Speaking Up: Proud to Join Dozens of Area Residents in Speaking up on Proposed Oak Creek Postal Facility

I was proud to represent South Milwaukee — along with our city engineer and Alderman David Bartoshevich, and residents — at Tuesday’s Wisconsin Department of Natural Resources public hearing regarding a wetlands permit for the proposed Oak Creek postal facility bordering our city.

It was the first public meeting of any kind on the project, and that’s deeply frustrating. More on that later.

Check out the NOW story here. It includes new details on the project that the public had not seen, unless someone had decided to go to City Hall and ask to view the “70%” project plans.

From the NOW story …

South Milwaukee rescheduled its regular plan commission meeting to allow representatives to attend the Oak Creek meeting.

“This would never be allowed in the private sector,” said South Milwaukee Mayor Erik Brooks. “I ask the post office to step up here.”

Brooks also expressed concern about how the development’s wetland fill could affect the Oak Creek watershed restoration work.

I was happy to see Sen. Tammy Baldwin’s and Rep. Bryan Steil’s offices represented at the meeting. Someone asked at the meeting, “Just who is the USPS accountable to?” Great question. I would say that’s Congress.

So I ask Sen. Baldwin and Rep. Steil to step up in support of public engagement of this project, and hold postal leaders to account.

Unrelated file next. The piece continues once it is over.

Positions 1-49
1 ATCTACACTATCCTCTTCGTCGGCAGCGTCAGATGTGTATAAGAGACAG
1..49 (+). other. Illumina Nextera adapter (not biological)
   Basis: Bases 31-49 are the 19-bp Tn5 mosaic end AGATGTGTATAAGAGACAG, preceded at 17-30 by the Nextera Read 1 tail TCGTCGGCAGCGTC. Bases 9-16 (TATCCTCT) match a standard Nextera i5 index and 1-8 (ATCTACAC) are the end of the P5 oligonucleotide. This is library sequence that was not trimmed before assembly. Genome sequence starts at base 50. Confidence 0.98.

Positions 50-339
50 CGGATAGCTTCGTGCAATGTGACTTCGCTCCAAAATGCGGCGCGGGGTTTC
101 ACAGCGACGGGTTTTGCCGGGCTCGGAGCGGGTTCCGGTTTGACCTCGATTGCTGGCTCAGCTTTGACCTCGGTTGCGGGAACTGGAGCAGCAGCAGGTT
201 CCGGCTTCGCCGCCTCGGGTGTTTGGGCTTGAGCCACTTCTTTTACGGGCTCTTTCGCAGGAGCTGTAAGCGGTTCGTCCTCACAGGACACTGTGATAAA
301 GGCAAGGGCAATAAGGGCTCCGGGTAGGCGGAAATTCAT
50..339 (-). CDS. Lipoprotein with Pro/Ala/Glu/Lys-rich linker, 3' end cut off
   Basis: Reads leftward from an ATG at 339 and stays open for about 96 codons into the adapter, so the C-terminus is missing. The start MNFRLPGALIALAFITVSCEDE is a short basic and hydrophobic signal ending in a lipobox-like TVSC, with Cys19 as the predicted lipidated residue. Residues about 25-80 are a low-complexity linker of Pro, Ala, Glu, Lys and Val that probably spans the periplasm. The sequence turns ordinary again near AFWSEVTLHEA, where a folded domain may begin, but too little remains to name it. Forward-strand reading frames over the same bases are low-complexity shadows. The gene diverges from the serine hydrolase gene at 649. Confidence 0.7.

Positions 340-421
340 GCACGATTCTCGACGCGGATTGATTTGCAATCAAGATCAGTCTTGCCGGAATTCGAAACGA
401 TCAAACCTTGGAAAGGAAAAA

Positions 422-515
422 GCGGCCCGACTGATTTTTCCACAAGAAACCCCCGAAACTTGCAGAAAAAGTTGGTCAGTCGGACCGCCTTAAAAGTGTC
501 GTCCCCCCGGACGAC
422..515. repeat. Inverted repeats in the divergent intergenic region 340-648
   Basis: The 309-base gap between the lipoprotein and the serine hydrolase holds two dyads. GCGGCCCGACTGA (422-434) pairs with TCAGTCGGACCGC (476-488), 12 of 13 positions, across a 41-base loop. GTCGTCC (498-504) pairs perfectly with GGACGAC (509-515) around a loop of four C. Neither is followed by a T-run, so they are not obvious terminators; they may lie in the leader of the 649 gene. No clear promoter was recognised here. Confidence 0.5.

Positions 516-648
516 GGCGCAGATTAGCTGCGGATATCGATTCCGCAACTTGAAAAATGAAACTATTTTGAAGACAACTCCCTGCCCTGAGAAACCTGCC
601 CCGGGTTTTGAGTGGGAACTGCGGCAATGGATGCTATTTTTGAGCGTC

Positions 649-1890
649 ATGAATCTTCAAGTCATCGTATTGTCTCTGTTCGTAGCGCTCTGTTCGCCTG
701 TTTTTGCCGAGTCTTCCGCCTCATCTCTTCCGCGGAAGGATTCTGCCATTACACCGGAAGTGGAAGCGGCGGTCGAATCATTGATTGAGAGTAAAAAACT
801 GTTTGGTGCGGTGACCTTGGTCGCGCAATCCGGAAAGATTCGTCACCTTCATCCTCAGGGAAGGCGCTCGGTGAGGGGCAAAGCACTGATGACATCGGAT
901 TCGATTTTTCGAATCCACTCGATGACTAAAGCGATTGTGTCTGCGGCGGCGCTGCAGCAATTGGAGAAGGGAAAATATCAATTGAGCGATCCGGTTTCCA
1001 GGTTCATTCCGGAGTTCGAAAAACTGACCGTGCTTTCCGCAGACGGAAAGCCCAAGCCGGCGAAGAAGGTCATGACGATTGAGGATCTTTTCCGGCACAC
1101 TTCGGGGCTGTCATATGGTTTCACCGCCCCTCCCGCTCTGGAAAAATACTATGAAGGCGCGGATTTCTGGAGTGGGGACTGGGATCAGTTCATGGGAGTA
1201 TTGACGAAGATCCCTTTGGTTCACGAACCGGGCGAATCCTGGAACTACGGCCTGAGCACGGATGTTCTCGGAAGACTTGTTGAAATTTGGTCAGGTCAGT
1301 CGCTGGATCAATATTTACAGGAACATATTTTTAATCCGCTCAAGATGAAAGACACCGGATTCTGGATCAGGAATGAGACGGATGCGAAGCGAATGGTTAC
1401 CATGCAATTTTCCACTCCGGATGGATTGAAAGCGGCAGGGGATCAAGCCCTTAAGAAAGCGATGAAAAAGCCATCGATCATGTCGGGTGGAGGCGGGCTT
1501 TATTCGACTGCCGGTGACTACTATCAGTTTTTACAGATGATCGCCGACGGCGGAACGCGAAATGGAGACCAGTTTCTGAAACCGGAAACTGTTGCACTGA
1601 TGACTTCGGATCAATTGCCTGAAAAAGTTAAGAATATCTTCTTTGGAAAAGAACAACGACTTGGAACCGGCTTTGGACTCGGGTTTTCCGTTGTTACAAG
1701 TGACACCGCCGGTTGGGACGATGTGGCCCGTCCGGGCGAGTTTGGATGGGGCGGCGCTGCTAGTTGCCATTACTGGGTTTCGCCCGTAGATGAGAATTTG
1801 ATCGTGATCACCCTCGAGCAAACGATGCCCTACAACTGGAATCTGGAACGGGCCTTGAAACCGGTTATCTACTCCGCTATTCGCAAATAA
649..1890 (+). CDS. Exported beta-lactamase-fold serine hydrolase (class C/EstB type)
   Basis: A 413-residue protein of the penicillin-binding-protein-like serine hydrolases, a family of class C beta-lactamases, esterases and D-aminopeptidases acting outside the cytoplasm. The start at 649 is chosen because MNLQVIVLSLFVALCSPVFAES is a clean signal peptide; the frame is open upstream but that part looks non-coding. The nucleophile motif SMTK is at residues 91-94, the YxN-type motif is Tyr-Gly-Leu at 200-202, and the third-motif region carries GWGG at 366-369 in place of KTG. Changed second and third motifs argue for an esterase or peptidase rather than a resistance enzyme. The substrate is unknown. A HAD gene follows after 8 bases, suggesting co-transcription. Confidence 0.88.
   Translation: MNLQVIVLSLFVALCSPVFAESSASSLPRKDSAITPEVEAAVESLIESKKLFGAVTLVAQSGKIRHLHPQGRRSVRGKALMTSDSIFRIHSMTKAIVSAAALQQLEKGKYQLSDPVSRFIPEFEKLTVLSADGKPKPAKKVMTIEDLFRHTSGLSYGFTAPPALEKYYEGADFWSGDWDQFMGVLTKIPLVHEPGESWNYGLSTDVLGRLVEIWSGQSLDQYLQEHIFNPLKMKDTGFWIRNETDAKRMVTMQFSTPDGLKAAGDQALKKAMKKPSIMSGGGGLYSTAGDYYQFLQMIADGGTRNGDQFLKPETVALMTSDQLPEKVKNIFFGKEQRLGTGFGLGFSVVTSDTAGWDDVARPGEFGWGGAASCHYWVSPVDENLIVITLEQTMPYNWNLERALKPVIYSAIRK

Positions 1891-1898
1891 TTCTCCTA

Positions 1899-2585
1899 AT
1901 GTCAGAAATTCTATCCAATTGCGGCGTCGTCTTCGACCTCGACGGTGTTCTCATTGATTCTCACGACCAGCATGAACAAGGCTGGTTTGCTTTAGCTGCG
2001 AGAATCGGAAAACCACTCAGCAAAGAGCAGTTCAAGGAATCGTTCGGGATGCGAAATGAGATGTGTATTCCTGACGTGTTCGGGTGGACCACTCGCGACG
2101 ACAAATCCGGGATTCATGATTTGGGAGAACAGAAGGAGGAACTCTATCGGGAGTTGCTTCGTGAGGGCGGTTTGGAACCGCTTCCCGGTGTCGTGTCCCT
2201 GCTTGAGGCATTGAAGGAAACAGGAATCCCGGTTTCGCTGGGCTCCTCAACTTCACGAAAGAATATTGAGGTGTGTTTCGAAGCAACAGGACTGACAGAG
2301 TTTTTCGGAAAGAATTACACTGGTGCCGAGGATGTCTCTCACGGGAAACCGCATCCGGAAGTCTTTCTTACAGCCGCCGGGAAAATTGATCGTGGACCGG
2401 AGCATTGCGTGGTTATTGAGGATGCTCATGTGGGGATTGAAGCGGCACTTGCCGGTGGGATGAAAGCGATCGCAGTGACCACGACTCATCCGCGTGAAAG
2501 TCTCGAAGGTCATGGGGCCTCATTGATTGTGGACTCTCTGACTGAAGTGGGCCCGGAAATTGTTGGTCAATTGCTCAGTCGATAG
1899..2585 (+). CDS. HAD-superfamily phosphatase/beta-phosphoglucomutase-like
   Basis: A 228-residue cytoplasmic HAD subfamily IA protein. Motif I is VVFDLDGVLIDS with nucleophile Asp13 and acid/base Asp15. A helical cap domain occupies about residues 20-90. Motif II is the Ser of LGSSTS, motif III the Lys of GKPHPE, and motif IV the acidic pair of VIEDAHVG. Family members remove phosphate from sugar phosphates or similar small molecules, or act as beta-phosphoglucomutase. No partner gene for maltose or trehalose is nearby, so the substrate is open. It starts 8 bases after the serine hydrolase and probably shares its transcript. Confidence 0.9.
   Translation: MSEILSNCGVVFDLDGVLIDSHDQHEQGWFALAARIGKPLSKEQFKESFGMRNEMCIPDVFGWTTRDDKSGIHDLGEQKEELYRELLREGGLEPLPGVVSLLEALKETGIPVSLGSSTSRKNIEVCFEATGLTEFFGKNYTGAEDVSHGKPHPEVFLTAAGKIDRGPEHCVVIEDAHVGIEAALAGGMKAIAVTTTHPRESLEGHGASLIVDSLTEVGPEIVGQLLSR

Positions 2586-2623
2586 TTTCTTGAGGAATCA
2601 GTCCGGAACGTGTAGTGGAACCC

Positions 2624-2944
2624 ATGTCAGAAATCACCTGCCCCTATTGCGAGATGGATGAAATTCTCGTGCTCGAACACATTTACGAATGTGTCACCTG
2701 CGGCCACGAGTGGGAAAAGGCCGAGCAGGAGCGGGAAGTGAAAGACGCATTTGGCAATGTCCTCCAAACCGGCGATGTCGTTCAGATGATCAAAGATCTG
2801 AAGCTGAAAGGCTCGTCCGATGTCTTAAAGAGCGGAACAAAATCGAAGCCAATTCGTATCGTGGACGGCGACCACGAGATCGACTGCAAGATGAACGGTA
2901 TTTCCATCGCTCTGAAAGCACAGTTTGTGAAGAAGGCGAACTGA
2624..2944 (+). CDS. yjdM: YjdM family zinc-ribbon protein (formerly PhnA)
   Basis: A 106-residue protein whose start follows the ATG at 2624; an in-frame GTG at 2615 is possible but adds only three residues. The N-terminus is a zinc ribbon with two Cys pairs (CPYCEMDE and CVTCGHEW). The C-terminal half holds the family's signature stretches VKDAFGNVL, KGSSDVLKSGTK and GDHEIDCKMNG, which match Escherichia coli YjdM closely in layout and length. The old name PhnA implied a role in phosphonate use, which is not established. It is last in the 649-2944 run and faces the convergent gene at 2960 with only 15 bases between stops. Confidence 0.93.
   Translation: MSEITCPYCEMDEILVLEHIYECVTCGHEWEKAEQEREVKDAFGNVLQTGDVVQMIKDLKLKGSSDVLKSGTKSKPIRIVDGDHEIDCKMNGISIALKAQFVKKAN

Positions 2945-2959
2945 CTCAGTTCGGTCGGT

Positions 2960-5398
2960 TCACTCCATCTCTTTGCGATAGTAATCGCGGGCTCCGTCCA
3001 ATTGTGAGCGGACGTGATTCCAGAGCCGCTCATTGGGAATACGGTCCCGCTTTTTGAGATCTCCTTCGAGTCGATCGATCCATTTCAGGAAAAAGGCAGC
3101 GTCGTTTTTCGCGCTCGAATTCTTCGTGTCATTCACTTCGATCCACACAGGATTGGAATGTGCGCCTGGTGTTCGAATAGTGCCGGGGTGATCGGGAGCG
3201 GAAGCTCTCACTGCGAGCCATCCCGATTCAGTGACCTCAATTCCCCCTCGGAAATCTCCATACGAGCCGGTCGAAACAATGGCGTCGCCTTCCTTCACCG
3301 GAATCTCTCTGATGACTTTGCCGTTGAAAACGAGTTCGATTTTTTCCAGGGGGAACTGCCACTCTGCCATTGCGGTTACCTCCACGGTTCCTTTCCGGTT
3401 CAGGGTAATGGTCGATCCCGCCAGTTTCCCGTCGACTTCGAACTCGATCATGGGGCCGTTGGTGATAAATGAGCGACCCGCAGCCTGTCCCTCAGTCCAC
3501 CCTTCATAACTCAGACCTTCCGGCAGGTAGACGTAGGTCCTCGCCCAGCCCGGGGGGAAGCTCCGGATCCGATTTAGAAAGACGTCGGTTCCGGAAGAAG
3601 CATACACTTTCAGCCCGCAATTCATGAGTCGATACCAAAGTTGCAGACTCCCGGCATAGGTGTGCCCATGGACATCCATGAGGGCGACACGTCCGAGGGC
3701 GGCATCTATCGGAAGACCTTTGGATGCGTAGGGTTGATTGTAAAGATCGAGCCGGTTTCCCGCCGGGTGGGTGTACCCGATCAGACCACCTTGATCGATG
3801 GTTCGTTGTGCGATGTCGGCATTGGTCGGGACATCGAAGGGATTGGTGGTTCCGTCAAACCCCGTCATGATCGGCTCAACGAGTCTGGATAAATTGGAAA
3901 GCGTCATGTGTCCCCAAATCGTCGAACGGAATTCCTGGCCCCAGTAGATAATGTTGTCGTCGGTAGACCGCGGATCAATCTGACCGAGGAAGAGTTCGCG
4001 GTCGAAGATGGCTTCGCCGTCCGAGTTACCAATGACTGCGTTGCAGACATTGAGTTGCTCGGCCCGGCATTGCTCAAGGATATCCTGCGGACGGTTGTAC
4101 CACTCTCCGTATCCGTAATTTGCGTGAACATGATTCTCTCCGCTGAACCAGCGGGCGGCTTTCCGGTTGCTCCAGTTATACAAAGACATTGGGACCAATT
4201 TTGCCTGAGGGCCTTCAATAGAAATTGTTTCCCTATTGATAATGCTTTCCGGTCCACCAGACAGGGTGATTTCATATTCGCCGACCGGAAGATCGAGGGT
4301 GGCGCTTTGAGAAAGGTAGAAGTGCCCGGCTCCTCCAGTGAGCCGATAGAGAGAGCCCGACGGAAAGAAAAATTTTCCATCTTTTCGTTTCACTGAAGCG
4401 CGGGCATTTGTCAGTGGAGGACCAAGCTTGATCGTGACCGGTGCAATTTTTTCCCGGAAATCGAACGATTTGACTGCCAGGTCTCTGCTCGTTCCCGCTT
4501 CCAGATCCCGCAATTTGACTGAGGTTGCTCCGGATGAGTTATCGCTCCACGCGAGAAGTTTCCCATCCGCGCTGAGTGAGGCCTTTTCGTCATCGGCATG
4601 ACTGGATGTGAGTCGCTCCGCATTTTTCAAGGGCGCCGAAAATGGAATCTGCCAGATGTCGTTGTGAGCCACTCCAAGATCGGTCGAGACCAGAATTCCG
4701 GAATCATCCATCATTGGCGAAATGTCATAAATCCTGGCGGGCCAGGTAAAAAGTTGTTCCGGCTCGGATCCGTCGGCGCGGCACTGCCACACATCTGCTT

I look forward to hearing from them on how they plan to do this.

For now, I have questions — many, many questions. And judging from the crowd on Tuesday, I’m not alone. Among them …

  • When will the United States Postal Service step up and be transparent with their plans on this project? Will they at all?
  • Will they schedule any public meetings on this?
  • The plans shown were for a 423,900 square-foot facility, but the DNR notice references an eventual facility nearing a million square feet. When is this “second phase” coming? What does that do to the footprint of the site, and potential impacts to things like wetlands and stormwater (topics relevant to Tuesday’s meeting), as well traffic, noise, and other issues important to neighbors?
  • Why did they have to grade — clear cut — the entire site, for a development (at least in phase one) that will not take up nearly that amount of property?
  • The USPS representative said Tuesday that they still haven’t submitted 100% plans to the city, even for phase one. How can the DNR even rule on the wetlands permit until they do?
  • Speaking of plans, the USPS said submitted their first set of “70%” plans in early November … days after they started grading, which they said was done to ensure they meet project timelines for a 2021 opening. How in the world is that OK? I wonder what would happen if a private developer showed up and started digging on his site without having submitted any level of plans to the city …

I’ll keep you posted, and promise to stay engaged on this, to continue to demand transparency.

The USPS has repeatedly said they do not need to comply with the traditional development process because they are the federal government. The truth is, they don’t. But they should.

In fact, I argue governments have a greater responsibility to doing things the right way, to show the way in being open and honest in their communications with the cities they build in and residents they are impacting. The exact opposite is happening here, and I won’t stand for it.

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